Price Volatility and Stability in Electric Markets
KEMA has recently developed analyses and simulations of the interaction of new classes of load behavior in energy markets. The analyses include the day ahead, hour ahead, and intra-hour / real time markets and their interactions. The new classes of load behavior include “Dispatchable Demand Response” (under the real time scheduling and control of the market); autonomous Dynamic Price response (load reacting to market prices), and Self Optimizing Customers (with embedded generation/storage who can adjust their hourly load to published day ahead prices). The technical performance of different categories of generation as well as different end use loads (refrigeration, HVAC, water heating, lighting, etc) are considered.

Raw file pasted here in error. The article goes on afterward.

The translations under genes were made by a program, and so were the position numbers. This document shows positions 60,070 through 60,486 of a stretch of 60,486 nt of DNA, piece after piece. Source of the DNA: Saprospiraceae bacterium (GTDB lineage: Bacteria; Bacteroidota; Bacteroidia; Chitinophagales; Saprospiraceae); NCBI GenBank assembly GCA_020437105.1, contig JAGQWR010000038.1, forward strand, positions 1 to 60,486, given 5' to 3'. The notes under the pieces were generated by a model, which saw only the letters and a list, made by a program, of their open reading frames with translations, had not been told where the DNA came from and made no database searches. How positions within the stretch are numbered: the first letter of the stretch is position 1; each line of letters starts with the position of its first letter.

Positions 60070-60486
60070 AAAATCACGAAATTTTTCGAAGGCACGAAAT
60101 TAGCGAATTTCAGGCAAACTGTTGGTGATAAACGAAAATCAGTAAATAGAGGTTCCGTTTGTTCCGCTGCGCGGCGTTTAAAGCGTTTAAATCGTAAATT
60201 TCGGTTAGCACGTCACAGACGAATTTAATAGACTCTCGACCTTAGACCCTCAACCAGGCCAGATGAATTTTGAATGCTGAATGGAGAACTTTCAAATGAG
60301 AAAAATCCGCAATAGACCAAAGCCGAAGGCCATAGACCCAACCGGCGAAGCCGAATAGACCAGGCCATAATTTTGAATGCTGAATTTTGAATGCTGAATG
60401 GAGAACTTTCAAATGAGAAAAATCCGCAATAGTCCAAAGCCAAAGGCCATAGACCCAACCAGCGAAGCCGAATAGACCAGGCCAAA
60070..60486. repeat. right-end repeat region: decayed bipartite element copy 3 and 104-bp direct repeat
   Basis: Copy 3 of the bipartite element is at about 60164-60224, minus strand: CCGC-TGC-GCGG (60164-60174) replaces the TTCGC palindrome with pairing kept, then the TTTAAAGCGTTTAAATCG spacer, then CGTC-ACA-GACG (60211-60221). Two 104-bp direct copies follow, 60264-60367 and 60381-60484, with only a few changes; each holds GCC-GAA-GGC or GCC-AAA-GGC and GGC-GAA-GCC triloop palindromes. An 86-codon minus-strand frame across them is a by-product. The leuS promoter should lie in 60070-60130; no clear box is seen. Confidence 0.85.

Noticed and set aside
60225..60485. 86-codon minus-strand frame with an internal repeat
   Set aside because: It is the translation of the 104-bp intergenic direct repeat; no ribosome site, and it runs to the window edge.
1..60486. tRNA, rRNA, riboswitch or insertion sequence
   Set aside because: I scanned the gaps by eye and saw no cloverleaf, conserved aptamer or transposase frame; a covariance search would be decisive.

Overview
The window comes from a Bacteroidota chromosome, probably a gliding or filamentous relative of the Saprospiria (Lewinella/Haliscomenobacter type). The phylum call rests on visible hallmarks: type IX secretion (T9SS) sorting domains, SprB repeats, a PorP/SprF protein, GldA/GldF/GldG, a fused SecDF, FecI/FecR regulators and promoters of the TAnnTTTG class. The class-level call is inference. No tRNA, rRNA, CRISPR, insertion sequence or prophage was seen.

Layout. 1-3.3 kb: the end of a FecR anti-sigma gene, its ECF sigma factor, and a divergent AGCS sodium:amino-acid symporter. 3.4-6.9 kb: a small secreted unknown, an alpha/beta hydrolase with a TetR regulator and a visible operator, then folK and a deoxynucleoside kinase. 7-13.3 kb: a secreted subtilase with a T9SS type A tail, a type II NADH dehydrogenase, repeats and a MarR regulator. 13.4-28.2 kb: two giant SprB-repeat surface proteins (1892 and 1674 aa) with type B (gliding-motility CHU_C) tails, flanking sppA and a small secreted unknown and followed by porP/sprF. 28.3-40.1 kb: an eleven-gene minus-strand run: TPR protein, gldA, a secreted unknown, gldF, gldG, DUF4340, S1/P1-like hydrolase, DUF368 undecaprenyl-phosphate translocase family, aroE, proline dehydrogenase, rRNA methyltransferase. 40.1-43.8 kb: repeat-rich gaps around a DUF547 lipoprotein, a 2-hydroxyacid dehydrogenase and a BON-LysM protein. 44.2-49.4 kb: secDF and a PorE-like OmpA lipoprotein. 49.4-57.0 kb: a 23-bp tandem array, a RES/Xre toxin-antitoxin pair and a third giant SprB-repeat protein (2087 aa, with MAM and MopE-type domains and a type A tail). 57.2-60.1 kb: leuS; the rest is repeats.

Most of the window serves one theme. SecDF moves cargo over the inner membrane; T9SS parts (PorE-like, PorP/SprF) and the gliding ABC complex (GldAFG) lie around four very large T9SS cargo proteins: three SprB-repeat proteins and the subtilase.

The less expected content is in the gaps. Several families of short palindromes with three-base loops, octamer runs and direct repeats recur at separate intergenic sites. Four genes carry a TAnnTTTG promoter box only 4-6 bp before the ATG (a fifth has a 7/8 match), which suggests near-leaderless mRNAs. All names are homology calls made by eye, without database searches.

The work exposes price volatility and instability in the different market time periods based on the penetrations of the different load classes. It also explores how market operations can be stabilized if the load elasticity is understood and considered in the market clearing process. The alignment of load dynamic performance (response time, duration of response, etc) with market periodicities is also explored. Some explanation of observed market dynamic behavior can be related to recent MIT work as well as economic theory (the Cobweb theorem) or to simplified feedback systems models and stability criteria. This talk, given on September 12, 2011, was co-sponsored by the MIT Energy Initiative and the Laboratory for Information and Decision Systems (LIDS)